Blender Open Data

I’ve used several benchmark software to compare computer hardware especially nvidia GPU cards used for cuda programming.  One good free benchmark software is Maxon CineBench    , another is Unigine Haven


Here are surprising results generated from the new Blender Benchmark under its Blender Open data website program.

Quick summary/my findings:

  • less render time running Linux [LinumMint] than under Windows 10 [all things turned off], same hardware
  • SSD’s help

Linux run: Workstation with GTX1080 8Gb, GTX970 4Gb, 32Gb RAM, Quad core Intel processor. No SSD

Same hardware as above but run under Windows 10

Ran on same hardware, only using the GTX1080 8Gb , under Linuxmint – impressive resuly showing in my view and from cuda/nvidia research l did that the 4Gb of the 2nd graphics card limits the performance.



Home PC #2  Results below, newer PC, no SSD, 2 x GTX560Ti

Below results from Alienware 17 [4 years old] with Samsung Evo 500Gb SSD, GTX860M

Computer Hardware

Linuxmint 18.1 – Cuda 9.1 Toolkit

Updating to the latest cuda development toolkit on Linuxmint 18.1 [with a GTX 1080+970]


Reference links:

First, update to R390 Driver

Terminal commands

sudo dpkg -i cuda-repo-ubuntu1704-9-1-local_9.1.85-1_amd64.deb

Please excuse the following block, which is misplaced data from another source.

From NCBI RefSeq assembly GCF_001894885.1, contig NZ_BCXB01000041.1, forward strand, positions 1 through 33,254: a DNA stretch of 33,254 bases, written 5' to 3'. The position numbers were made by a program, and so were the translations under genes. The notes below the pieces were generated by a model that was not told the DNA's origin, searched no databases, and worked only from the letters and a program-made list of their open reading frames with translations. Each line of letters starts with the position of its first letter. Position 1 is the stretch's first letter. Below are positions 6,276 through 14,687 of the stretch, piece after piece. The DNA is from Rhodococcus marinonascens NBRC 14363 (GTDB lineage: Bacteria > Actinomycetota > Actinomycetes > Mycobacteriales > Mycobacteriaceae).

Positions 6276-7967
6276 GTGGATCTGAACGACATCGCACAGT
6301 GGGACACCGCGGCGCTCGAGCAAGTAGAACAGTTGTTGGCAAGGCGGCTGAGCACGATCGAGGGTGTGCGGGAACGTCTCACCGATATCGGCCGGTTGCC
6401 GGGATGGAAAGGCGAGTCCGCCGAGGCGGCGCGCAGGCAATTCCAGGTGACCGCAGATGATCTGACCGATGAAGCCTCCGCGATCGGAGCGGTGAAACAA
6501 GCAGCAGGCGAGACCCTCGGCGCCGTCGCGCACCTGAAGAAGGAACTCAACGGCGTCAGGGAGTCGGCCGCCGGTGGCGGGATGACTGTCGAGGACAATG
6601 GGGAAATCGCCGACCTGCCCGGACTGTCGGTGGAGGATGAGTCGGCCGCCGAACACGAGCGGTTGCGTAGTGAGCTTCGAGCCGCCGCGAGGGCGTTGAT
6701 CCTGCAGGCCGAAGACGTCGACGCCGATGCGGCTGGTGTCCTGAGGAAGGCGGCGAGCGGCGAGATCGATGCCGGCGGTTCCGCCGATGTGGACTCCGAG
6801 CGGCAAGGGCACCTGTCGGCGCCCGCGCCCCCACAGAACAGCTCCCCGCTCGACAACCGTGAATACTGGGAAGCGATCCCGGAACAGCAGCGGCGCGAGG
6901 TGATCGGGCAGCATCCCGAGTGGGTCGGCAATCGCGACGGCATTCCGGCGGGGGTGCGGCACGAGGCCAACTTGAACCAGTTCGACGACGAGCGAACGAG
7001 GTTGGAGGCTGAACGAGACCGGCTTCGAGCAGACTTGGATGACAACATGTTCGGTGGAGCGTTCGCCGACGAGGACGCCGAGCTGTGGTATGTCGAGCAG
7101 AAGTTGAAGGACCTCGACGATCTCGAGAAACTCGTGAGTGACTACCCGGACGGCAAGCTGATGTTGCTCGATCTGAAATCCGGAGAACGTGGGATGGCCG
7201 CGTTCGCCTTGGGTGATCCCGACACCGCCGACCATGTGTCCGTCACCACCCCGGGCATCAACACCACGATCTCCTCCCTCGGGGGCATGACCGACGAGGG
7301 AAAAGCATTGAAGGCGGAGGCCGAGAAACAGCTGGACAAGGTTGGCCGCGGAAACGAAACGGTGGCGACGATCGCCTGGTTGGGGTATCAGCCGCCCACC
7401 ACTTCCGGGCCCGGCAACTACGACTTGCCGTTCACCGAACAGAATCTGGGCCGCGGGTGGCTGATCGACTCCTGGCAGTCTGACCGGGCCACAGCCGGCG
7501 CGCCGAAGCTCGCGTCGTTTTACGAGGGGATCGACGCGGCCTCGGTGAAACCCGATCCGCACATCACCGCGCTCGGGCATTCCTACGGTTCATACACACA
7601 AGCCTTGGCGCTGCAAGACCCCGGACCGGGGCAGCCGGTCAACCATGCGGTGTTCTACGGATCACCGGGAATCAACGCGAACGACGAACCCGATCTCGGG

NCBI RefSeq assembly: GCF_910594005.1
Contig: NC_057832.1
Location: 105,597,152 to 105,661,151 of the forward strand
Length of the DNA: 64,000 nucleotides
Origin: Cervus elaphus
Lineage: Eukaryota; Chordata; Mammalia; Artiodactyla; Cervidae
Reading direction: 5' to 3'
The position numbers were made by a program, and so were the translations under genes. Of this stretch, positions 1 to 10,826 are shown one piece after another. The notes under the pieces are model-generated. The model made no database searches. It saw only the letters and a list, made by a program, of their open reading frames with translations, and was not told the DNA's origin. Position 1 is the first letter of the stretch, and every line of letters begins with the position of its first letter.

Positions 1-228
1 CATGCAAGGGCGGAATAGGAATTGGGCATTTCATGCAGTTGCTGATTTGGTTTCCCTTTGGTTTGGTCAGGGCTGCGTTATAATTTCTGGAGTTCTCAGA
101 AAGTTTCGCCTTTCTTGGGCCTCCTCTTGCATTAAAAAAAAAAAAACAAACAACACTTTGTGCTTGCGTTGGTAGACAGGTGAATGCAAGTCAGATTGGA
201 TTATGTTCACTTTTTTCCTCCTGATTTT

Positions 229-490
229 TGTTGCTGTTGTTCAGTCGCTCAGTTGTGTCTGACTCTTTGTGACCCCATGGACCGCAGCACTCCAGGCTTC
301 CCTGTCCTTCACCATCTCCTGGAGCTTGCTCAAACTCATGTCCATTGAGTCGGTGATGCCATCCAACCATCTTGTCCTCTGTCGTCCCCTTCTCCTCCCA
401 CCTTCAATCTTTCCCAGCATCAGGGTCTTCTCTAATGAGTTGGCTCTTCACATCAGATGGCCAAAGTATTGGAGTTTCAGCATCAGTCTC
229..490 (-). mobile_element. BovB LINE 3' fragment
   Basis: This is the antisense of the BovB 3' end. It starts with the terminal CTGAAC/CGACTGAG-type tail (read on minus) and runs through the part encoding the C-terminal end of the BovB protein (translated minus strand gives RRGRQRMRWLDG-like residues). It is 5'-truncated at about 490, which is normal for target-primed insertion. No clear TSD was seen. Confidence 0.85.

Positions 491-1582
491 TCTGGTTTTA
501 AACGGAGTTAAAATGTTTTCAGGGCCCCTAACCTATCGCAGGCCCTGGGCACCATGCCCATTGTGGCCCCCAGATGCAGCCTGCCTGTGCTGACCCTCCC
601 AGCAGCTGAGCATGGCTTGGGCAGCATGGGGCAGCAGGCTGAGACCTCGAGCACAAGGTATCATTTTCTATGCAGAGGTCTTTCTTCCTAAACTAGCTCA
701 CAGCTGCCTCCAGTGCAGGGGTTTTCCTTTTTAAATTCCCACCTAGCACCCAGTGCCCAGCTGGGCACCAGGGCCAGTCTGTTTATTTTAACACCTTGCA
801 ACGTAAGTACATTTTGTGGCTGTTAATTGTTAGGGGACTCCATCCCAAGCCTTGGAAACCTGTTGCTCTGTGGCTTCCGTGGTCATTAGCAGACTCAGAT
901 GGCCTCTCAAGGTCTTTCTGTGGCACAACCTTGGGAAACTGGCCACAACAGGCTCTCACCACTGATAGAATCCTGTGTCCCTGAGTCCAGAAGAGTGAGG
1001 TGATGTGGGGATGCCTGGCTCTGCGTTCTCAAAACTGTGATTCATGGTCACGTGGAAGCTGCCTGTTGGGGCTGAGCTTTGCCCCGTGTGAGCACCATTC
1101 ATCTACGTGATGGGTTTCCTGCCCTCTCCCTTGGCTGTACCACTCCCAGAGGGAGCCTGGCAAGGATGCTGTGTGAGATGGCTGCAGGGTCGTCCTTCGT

sudo apt-key add /var/cuda-repo-9-1-local/

sudo apt-get update

sudo apt-get install cuda


High Performance Computing

Top500 2017

“The Top500 list the 500 fastest computer system being used today. In 1993 the collection was started and has been updated every 6 months since then. The report lists the sites that have the 500 most powerful computer systems installed. The best Linpack benchmark performance achieved is used as a performance measure in ranking the computers. The TOP500 list has been updated twice a year since June 1993.”

“Mflop/s is a rate of execution, millions of floating point operations per second. Whenever this term is used it will refer to 64 bit floating point operations and the operations will be either addition or multiplication.

Gflop/s refers to billions of floating point operations per second and Tflop/s refers to trillions of floating point operations per second.”

Source:  Top 500 website

Below is the result of my laptop running  : 228MFlops !!!  🙂

Below is the current 2017 top500 results